As a mother superior working in Myanmar's Kayin State
, Sister Deborah Ann's daily routine involves managing a nursery school, looking after girls from a boarding school, helping to arrange meals, assisting priests with their work and joining prayer meetings. But Sister Deborah, one of the Sisters of St. Francis Xavier, also sees the launch of the nursery as paving the way for greater engagement and dialogue with parents who are Buddhists. St. George's Nursery is situated in a Buddhist majority neighborhood that is just five minutes' walk from the nun's house in a quiet ward in Hpa-an, the state capital
. During a recent visit, two teachers were seen performing songs with about 30 children in a one-storey concrete building. Sister Deborah said the nuns invite all of the parents to the nursery's Christmas party each year.
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"This is a way to build inter-religious dialogue
through interacting with them," she said. The nun said the nursery is open to all young children regardless of their race or religion. She said Buddhist parents don't appear to have any prejudice or negative feelings about the Catholic nuns, who are generally held in high regard because of their good deeds and hard work. "Buddhist parents have a good impression about the nuns as the church has played a prominent role in education in Myanmar," Sister Deborah, an ethnic Kayin, told ucanews.com. Most of the students at the nursery come from Buddhist families and range from two and a half to five years of age. Here they are shown singing action-based songs on May 25. The nursery is run by the Sisters of St. Francis Xavier. (ucanews.com photo)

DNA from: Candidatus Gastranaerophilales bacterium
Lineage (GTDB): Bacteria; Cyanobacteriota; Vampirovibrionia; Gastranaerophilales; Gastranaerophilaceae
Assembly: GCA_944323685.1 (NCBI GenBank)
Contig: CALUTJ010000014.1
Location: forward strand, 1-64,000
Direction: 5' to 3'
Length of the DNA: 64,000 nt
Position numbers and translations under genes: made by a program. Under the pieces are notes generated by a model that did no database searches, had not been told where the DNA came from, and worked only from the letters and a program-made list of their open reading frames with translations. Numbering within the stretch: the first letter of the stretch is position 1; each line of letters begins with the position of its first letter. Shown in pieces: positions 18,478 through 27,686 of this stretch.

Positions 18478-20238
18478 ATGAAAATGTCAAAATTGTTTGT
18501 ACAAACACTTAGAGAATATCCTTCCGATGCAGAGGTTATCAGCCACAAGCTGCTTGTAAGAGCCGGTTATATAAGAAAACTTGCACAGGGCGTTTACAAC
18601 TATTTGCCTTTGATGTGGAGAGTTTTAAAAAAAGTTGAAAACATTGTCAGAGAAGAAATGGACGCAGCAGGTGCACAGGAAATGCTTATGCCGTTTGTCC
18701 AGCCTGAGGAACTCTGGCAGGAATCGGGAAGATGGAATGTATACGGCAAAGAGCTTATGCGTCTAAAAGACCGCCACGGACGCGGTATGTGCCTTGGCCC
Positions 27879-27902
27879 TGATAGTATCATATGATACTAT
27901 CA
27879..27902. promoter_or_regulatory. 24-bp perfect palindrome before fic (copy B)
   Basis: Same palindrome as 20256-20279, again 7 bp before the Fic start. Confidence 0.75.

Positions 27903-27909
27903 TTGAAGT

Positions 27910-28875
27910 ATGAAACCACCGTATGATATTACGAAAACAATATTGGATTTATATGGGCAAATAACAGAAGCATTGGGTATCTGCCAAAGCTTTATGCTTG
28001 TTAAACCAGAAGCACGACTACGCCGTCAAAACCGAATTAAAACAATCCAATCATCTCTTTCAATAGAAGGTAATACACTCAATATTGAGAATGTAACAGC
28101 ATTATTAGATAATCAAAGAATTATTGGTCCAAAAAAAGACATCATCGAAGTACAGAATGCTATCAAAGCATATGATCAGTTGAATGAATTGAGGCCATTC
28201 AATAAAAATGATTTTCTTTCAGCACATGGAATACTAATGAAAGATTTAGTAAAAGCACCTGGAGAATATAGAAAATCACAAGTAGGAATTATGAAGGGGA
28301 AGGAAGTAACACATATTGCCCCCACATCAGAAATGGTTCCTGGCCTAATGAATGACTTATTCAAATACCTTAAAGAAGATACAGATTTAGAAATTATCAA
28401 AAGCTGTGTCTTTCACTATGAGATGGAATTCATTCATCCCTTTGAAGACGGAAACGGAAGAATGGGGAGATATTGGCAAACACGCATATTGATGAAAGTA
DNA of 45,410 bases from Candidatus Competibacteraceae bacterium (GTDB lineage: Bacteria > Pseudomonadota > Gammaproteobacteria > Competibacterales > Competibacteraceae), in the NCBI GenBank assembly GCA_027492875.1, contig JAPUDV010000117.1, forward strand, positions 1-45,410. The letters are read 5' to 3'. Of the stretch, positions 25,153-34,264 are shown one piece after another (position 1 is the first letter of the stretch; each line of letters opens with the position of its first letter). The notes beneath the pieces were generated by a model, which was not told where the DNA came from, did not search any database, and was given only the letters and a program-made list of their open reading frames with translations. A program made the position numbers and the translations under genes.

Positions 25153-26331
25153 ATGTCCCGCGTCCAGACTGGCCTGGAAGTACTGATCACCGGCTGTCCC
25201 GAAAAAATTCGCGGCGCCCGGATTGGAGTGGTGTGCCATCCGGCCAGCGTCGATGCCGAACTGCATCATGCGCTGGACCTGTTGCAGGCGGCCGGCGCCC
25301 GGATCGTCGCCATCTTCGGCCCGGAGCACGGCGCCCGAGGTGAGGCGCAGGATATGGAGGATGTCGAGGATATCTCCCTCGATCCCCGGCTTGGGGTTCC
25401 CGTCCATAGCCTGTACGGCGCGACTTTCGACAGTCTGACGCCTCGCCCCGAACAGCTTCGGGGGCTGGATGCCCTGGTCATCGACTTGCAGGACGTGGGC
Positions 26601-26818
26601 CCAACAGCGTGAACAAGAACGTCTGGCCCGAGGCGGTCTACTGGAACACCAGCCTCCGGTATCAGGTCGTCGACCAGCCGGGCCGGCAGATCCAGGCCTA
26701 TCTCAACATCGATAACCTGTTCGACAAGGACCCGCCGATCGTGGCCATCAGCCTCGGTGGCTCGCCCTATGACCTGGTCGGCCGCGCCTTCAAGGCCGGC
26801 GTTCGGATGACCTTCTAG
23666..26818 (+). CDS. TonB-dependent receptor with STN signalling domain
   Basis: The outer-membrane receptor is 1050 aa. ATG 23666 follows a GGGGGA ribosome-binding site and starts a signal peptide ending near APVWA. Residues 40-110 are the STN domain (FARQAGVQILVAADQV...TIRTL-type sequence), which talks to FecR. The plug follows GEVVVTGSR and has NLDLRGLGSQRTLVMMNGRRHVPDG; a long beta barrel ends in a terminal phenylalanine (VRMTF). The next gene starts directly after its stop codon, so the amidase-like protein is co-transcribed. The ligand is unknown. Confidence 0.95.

She said the nursery, as a rule, accepts kids aged 3 years and older but some of the parents ask if they can send their younger toddlers there. "We usually can't turn down their requests as they are so eager to send their kids here," she added. As a school fee, the nuns collect 10,000 kyats (US$7.5) per month. The nursery has enrolled about 50 children a year since it opened six years ago. Four nuns from the Sisters of St. Francis Xavier divide the tasks. These range from helping out at the church's office, teaching at the nursery, instructing and caring for children at the boarding school, decorating the church and other parish activities. Sister Deborah was assigned to Hpa-an three years ago. She said she is ready "to serve wherever she is sent and do whatever she is asked to." St. Francis Xavier Cathedral is situated beside the living quarters of the nuns, the clergy and the local bishop in a Karen Buddhist majority city where some 200 Catholics reside. They are mostly government and company employees. In Kayin, Christians make up 9.5 percent of the state's 1.5 million population, including about 20,000 Catholics. Buddhists represent the lion's share, or 84.5 percent, with Muslims accounting for another 4.6 percent and Hindus just 0.6 percent, according to a 2014 census. However there are many impoverished families in the region who cannot afford a proper education for their daughters, and this is where the church-sponsored boarding school plays a key role. "The church's aim is to help give them a formal education, especially the children of needy families as many can't afford to send all their kids to schools in their respective villages," Sister Deborah said. Last year, the school saw 89 students from a range of backgrounds — Buddhist, Catholic, Baptist and Anglican. The family of each needs to pay 150,000 kyats (US$111) a year for food, stationery and other necessities. Hpa-an Diocese also provides financial support. The girls are aged 12-18 and come from various parts of the state including Hlaingbwe, Kamamaung and Myawaddy. Some of the older students have already passed their matriculation exams and also attend computer, sewing and English courses. Today, there are only two secondary schools and four primary schools run by the Catholic Church in the country. However, it also operates about 300 boarding houses in parishes across the 16 dioceses that provide children with lodgings and supplementary classes. Those who attend these mostly come from local villages and are registered at state-run schools. Hpa-an Diocese has 24 priests, 37 male and female religious workers and 73 catechists serving about 20,000 Catholics, according to the church's Myanmar directory. Church records show that Bishop Alexandre Cardot of Yangon (formerly known as Rangoon), who served the Paris Foreign Missions Society, founded the Sisters of St. Francis Xavier in 1897. Pope Paul VI granted diocesan status to the local congregation in 1964. It now has 432 nuns in 14 dioceses who teach catechism and help with various church duties including assisting the bishop, carrying out pastoral duties, providing education and helping out with basic health care.